This is especially true of most small and mid-sized businesses. With few exceptions, these companies – those below the £200 million sales mark – tend to spend cautiously on IT, buying proven technology for clearly defined reasons. And that conservatism has been true, too, of many of their business system suppliers; competency and stability has always trumped innovation, and few have so far re-engineered their products in the way that the high end suppliers have been doing in the past three to five years.
But all that is set to change: mid-tier companies can no longer afford to lag behind the larger companies in terms of technology, partly because the potential benefits of the latest technology are so great, and partly because ebusiness is essentially collaborative. That means the smaller companies are being required to invest along with the larger.
At the same time, suppliers of midrange systems have realised that the market is set for a major technology refresh, and are adapting and updating their products accordingly. Now is not the time for a supplier to be caught with a product that is behind the times.
Middle market, middle road
Midrange business suites are often described as ERP (enterprise resource planning) systems – but the term is a misnomer. Most systems are neither enterprise-wide, nor are they used much for planning. In many cases, the only resources they accurately track is money.
Most systems are based primarily on the financial system, and around this core accounting system – which is usually comprehensive and multi-modular – may be added many other applications – a personnel system, some kind of production or manufacturing system, and possibly some specialist vertical market applications. All of these applications are linked together and are based on one relational database, an integrated design that is a great advance over the disparate, semi-bespoke and incommunicative applications ‘suites’ that were still prevalent in the early 1990s.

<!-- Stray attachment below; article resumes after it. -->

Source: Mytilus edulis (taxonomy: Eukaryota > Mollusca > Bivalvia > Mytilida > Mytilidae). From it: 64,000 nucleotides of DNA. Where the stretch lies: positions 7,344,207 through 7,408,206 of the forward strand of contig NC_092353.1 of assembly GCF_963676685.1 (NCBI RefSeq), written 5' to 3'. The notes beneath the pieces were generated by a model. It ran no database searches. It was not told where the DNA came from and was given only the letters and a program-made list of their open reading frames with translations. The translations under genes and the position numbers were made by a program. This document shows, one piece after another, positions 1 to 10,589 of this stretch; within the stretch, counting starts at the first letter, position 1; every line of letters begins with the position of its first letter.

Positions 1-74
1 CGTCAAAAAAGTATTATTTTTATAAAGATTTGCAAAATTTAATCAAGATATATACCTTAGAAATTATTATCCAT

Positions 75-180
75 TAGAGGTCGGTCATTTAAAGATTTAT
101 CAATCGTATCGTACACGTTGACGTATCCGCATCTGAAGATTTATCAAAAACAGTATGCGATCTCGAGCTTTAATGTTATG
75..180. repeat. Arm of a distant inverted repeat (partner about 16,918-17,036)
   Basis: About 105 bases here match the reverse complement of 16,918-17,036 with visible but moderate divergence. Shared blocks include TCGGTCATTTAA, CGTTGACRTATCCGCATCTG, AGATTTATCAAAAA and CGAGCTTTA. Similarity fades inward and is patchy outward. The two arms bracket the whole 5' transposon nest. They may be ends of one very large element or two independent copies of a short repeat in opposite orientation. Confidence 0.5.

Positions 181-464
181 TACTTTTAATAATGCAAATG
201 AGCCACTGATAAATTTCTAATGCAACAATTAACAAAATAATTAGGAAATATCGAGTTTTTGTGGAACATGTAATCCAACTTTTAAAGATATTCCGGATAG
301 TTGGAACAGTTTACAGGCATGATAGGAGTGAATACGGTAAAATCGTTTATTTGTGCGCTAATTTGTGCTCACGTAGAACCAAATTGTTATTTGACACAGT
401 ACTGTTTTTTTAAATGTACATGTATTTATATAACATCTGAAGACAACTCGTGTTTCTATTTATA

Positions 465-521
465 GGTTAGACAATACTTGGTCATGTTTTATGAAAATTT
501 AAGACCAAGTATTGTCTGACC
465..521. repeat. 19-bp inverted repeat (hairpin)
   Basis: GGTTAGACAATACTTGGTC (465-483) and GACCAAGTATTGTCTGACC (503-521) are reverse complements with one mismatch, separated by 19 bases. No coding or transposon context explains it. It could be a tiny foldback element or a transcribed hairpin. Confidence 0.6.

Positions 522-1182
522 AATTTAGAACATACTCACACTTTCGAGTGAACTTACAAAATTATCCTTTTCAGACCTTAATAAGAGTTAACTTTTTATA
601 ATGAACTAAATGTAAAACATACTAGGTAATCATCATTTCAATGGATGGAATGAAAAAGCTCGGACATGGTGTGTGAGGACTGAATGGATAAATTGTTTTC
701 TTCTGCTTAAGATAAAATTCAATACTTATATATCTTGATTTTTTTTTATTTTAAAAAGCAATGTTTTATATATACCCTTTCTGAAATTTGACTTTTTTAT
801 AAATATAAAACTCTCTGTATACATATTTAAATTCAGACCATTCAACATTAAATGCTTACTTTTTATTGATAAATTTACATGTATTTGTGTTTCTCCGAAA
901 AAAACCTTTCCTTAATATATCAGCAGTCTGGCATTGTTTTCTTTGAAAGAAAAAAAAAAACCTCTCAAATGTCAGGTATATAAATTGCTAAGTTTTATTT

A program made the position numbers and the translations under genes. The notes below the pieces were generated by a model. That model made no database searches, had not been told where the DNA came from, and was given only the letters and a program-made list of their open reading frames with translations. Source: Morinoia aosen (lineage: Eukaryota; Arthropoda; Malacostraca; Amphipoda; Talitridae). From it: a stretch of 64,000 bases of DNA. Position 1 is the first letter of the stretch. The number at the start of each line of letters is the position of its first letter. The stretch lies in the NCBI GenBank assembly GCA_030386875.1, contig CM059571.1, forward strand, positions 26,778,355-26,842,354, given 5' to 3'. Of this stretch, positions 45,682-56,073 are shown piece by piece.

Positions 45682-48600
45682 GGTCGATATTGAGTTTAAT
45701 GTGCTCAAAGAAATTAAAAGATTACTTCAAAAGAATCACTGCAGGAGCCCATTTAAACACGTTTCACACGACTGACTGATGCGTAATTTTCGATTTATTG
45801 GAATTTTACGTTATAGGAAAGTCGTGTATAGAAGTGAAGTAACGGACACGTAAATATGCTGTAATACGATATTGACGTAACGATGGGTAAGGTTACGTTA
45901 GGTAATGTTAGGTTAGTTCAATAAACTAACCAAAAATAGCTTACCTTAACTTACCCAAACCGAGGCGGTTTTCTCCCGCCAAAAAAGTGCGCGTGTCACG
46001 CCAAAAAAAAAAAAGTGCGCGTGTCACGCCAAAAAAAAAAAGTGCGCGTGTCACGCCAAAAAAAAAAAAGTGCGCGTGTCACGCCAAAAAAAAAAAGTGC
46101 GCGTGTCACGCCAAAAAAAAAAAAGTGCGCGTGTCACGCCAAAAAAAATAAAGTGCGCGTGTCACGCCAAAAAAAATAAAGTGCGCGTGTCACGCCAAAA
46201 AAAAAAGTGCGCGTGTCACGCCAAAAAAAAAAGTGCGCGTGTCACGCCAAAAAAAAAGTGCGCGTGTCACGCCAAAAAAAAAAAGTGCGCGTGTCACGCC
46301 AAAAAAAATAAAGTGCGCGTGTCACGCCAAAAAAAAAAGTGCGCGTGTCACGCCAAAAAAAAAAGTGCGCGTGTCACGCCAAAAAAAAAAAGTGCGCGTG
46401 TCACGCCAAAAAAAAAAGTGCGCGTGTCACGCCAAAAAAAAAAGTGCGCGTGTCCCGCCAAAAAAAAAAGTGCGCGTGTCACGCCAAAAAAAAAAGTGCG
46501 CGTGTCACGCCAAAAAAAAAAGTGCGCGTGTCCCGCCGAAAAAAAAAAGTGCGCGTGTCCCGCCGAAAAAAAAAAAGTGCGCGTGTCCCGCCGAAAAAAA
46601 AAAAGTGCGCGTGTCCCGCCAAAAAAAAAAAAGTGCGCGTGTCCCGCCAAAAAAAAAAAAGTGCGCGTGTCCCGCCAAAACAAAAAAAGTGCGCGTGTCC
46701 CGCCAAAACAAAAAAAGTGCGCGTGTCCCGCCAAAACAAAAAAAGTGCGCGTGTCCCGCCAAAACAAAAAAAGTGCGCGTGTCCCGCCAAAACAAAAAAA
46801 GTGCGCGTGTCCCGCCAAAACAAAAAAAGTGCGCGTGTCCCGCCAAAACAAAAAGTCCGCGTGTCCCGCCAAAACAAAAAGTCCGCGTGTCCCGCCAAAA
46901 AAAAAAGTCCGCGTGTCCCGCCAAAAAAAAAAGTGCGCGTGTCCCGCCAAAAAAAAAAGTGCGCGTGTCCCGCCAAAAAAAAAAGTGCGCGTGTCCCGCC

Such systems have proved reliable and popular, but they only do half the job. Communication with other applications, for example, is often non-existent or difficult. Many companies use contact management or customer relationship management (CRM) systems, but are not able to share database applications or link transactions. And B2B communication (with outside organisations) usually requires bespoke links or EDI (electronic data interchange), a format that is fast being replaced by XML.
At the same time, the development or integration of new applications is often difficult and expensive. Most mid-tier systems are proprietary; requiring knowledge of specialist programming tools, database structures or interfaces before major changes can be made. That means that for the customer,
Microsoft, SAP, plan revolutions
Microsoft hasn’t made too much of it so far, but its costly acquisition of Great Plains and Navision, two suppliers of mid-market business software, were the first steps of a long-term plan to re-write the shape and scope of the mid-market business application.
At the same time, German software giant SAP has some similar plans for its ERP products – a strategy that will include all of its mySAP products, including the All-in-One fast track package for SMEs, although not necessarily its Business One low-end product.